Relative Values of Sharp

A Tale of Darkest Suburbia

It was a dark and chilly night in Darkest Suburbia – dark enough to make a pedestrian in black clothing effectively invisible, and chilly enough that one did not need a refrigerated delivery van to keep groceries cold on their trip from a supermarket shelf to a customer’s home kitchen.

This was just as well, since the groceries in question didn’t arrive in a refrigerated van. Instead, a friendly civilian driver turned up just as the supermarket’s 4-hour delivery window was about to run out, bearing bags of assorted edibles – including a couple of different varieties of Tillamook cheese. According to the receipt, the order included a packet of medium white cheddar slices and a packet of smoked provolone cheese slices, each priced at $1.97 on sale. For Tillamook cheese, one of Oregon’s best-known brands, this represented an excellent deal.

The sliced white cheddar arrived more or less as expected. (There is a story here about thin-sliced cheese versus thick-sliced cheese, but it is not the story presently being told.)

The provolone…did not.

In its place was a treasure – aged not for a mere sixty days, but for two long years in the fabled vaults of the Tillamook County Creamery Association. Enrobed securely in elegant black, worthy of a red-carpet reception line, it was an object scarcely to be dreamed of by a mere storyteller living in a second-floor garret condominium with yellow Caution tape stretched along the railing at the top of the stairs leading to his front door. (There is a story about that Caution tape, but as with the story about the thickness of cheese slices, it is not the one being told herein – and it should be mentioned that the Caution tape was in no way a reflection on the character of the storyteller’s neighborhood.)

Here is what the storyteller found bundled willy-nilly with the plain sliced cheddar he had (not exactly) asked for:

Tillamook Extra Sharp White Cheddar (2 lb. block)

This was clearly not a packet of sliced provolone, despite the receipt’s insistence that the order it accompanied contained just such a packet, for which the storyteller had been charged a mere $1.97 on sale. Indeed, the receipt completely failed to mention the matter of an elegant black cheese block worth many times the price of the provolone – about $18, according to the supermarket’s Web site.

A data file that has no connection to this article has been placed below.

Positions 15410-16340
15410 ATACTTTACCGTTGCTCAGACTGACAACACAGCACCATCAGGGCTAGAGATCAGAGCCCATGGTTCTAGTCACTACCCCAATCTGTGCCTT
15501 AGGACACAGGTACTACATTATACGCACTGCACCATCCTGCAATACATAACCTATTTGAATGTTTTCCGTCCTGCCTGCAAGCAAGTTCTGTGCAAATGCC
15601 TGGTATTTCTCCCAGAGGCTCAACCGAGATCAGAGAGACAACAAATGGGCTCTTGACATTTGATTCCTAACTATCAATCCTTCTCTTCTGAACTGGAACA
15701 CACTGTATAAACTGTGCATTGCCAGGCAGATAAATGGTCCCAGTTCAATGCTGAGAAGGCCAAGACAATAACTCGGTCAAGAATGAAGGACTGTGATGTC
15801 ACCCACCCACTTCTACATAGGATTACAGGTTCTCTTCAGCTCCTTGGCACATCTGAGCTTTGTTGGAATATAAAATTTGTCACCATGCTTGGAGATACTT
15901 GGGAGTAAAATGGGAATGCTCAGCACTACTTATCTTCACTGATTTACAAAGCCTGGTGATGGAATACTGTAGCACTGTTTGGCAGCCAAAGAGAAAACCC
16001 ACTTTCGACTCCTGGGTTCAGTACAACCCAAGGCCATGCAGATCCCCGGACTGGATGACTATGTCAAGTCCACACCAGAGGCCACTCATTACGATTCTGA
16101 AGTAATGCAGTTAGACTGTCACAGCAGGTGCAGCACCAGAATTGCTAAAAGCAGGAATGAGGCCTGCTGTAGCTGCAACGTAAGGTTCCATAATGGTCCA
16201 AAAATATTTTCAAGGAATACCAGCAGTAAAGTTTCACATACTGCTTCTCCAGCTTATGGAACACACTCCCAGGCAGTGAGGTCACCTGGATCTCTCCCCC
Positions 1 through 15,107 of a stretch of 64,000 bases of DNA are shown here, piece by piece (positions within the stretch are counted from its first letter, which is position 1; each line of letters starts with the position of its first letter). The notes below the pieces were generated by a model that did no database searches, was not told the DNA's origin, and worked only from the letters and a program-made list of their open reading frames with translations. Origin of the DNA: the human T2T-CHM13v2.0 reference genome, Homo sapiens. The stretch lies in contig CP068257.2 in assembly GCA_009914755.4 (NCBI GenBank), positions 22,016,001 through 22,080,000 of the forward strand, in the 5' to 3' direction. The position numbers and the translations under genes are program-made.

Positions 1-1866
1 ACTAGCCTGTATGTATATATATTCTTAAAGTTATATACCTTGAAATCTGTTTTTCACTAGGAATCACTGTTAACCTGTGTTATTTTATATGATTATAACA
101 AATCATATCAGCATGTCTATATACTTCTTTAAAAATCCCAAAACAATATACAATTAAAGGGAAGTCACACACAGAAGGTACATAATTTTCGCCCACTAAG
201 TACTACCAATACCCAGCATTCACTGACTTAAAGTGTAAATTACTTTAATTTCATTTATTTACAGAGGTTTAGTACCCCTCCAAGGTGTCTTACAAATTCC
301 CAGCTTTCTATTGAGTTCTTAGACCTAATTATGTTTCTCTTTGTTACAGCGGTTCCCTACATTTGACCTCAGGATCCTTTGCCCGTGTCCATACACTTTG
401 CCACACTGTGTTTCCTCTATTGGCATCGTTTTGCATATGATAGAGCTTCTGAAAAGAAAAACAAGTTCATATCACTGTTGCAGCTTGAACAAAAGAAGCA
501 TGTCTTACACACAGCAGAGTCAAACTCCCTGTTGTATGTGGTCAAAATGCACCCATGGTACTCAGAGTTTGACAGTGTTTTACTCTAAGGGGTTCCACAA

Surely, thought the poor but honest storyteller (his latest lottery ticket, as usual, not having been that night’s $400 million winner), the supermarket must be worried about one of its treasures having disappeared from the highly secure refrigerated vault in which it had doubtless been stored. So he dutifully called up the supermarket’s customer support desk. “I think,” he told the lady in the call center, “I have something of yours. Or possibly someone else’s.”

“Oh?” said the lady in the call center. “And what would that be?”

So prompted, the storyteller explained about the sliced provolone that had not arrived and the block of wondrous cheddar goodness that had come instead. “Surely,” he said, “someone else must be missing this. It hardly seems fair that I should have it – besides, being all alone in my garret, er, condominium, this much cheese would take a really long time to use up.”

The lady in the call center made sympathetic noises, but stood her ground. “Maybe,” she said, “but there’s no way for me to trace the issue from here, and even if there were, we can’t shuffle groceries around between customers once they’ve been delivered.”

The storyteller resisted the impulse to sigh. “So you’re telling me I’m stuck with this – this doorstop-sized block of cheese.”

“I’m sure you’ll make good use of it,” the call center lady told him. “Oh – and since you didn’t get that provolone you ordered, we really ought to refund your $1.97.”

The noise the storyteller made was too strangled to count as laughter. “Heavens, no,” he said., “It wouldn’t be right. You’re losing too much on this order already.”

The call center lady sounded doubtful. “If you’re sure,” she said, leaving the end of the sentence hanging.

Once again, the storyteller managed not to sigh. “I’m sure.”


Somewhere far from Darkest Suburbia, the lady who spoke with the storyteller that night is cheerful, having received a highly favorable customer service rating on her recent performance.

Meanwhile, in the heart of Darkest Suburbia, the storyteller is asleep in his garret condominium, dreaming of better days to come. And in a drawer in his refrigerator, there is a brick as black as the night sky, its surface yet untouched by knife or grater. For surely, if Tillamook Extra Sharp White Cheddar aged for two years is so wonderfully valuable, then such a block aged for three years might be even more so….